Buying a 'pad' in the '50sBuying a 'pad' in the '50sDavid JonesJones, D.


Sixty years from now, homebuyers likely will marvel at all the paperwork associated with buying a home in 2018. Perhaps Texans living in 2078 will have true paperless transactions.

I say “perhaps" because it seems real estate transactions have become more complicated over the last six decades.

While cleaning out the garage recently, I came across some old paperwork from when my parents-in-law bought their first home.

The year was 1958.

Upon writing a check for $424 earnest money ($400 principal and $24 interest), D.B. and Pearl Kiser got the ball rolling on the purchase of a ten-year-old, 1,200-square-foot home on 35th St. in Lubbock.

The paperwork was interesting. The absence of other documents reveals how times have changed.

Sales back then were “as is" because there was no formal inspection required. Because there was no inspection, the idea of an option period didn't come up either. There was no need for a lead-based paint disclosure because it would only have revealed what everyone knew. Houses were covered in lead-based paint.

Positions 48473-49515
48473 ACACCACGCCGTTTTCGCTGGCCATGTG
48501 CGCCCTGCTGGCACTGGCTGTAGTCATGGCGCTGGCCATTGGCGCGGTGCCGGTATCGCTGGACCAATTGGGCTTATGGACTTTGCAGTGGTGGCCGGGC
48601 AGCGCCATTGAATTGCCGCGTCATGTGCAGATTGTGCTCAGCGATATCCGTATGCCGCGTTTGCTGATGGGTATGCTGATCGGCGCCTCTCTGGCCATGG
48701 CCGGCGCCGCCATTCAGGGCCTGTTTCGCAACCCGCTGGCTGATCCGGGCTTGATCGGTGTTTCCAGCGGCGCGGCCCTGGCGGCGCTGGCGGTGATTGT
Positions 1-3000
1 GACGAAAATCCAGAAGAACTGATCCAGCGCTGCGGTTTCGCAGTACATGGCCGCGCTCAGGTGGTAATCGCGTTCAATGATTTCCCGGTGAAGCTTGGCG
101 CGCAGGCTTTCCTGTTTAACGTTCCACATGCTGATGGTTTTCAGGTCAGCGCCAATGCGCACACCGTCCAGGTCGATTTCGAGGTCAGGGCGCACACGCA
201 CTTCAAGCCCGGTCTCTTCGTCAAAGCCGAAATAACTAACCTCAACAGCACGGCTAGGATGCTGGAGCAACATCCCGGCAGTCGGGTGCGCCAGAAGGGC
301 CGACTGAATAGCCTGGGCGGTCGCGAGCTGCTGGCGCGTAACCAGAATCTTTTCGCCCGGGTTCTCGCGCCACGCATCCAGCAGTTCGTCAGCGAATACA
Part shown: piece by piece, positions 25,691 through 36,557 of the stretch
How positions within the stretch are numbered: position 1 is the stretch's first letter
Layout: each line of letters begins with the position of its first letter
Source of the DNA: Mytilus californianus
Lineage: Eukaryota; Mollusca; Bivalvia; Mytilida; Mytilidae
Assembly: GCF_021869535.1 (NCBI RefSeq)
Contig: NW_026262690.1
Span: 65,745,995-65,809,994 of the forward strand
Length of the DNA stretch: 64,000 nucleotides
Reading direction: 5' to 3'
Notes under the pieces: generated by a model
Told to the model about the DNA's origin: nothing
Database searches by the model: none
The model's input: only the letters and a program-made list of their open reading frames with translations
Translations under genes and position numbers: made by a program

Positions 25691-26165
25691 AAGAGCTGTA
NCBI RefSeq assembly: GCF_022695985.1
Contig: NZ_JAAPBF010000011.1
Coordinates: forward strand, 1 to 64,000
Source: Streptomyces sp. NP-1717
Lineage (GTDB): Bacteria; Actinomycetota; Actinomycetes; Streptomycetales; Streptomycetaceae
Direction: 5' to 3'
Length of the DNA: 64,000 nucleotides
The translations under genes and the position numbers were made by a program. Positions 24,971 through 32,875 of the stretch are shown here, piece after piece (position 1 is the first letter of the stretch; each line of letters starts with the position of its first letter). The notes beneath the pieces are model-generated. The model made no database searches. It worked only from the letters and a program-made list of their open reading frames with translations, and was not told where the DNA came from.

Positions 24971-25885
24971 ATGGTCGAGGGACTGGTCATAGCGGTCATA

There probably was a survey on file, but it wasn't part of the sale. And, of course, the buyer had to take the seller's word for the condition of the property; there was no such thing as a seller's disclosure in 1958.

The last sixty years have seen the creation of numerous other forms and disclosures dealing with homeowner association rules, water levels of nearby impoundments, home warranties, third-party financing, and so on.

Today's transactions state which improvements are part of the real property. Buyers and sellers agree that the plumbing comes with the house. In 1958, buyers were just glad the plumbing was indoors.

Don't be misled. The Kisers new purchase did come with deed restrictions. Paragraph eight prohibited construction of a “tourist camp" on the property. Paragraph ten says, “No hogs shall be kept on any portion of the said addition, and not more than two head of cattle shall be kept at each residence."

And that's just the evolution of the Texas sales transaction. Just imagine how things have changed in the last 60 years in California. 


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